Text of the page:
The people whose pay would thus be determined would not be required to forgo their right to strike as a condition precedent for this special treatment since in the case of some of them they have no such right to forgo while others are unlikely to prove willing to give such an undertaking. The assumption would simply have to be made therefore that, in return for the privilege thus conferred upon them, all such people would in future act responsibly. I should be happy if the nurses, too, could have their pay determined in the same way. However, they are now represented not only by the Royal College of Nursing but also by the National Union of Public Employees and by the Confederation of Health Service Employees. And alas! the present attitudes of those organisations do not lead me to think that they are likely to surrender pay bargaining rights in the case of only one particular category of their membership. The same consideration applies with even more force to people such as the power workers. But once a procedure of the kind which I have outlined had been successfully established for some categories, there is no reason why it should not be extended to include others where this proves practicable.

Next—and here I should like to try to build on something which the noble Lord, Lord Nugent of Guildford, had to say in the debate on the Government's monetary policies last week—the independent body that I have been advocating could make recommendations as to the guidelines which the noble Lord, Lord Nugent, suggested should be defined for pay settlements throughout the public sector where in every case the Government are directly or indirectly the employers; and particularly in the national utilities such as electricity, gas and water which are virtual monopolies on which life itself depends. The noble Lord, Lord Nugent of Guildford, said that in his view the objective should be to achieve pay settlements a few points below the rate of inflation. In my view, it should be a good few points below that rate.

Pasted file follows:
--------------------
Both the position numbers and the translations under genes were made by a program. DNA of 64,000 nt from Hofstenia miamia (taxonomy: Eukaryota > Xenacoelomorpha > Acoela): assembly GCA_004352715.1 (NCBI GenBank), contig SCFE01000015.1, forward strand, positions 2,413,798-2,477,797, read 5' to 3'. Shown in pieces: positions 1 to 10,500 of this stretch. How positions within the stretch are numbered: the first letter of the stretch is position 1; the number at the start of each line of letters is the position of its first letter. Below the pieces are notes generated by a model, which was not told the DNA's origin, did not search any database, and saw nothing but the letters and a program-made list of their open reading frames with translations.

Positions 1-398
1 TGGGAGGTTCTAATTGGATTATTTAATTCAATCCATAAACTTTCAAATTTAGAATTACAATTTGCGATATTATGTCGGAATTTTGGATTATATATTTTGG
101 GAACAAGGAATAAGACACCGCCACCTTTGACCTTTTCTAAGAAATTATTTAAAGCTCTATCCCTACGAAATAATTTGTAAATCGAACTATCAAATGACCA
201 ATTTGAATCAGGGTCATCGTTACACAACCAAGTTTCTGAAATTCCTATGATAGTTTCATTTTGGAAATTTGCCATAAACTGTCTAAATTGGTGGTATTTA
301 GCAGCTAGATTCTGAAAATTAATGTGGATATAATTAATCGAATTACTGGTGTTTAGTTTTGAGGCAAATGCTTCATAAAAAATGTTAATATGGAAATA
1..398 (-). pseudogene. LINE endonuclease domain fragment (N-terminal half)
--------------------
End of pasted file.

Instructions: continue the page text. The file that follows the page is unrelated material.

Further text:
He advocated marginally more favourable treatment for national utilities, first, in recognition of their literally vital importance and, secondly, to encourage the idea that the nation expected the workforce in such undertakings to keep them going even at times of industrial dispute. That recommendation made a lot of sense to me as a move in the right direction. If it could be linked somehow with the suggestion that I have sought to make, then that might bring nearer the time when members of the unions concerned would be willing to commit themselves to accept binding awards from the independent arbitrator about whom I have spoken.

One of the great difficulties that, in my view, must then be faced is that the public and private sectors cannot altogether be separated. Here I am very much with what the noble Lord, Lord Houghton of Sowerby, had to say and I draw a certain conclusion which will be no surprise to your Lordships. A good case in point of that link is road transport which has one foot in each of the two sectors. It is partly considerations of that kind which lead me to favour a more general incomes policy. If the noble Lord, Lord Boyd-Carpenter, considers that too woolly a phrase, I am willing to go with him in calling it, "a matter of management of pay", or as I have often enough called it, "pay determination", so long as we all understand that it amounts to very much the same thing.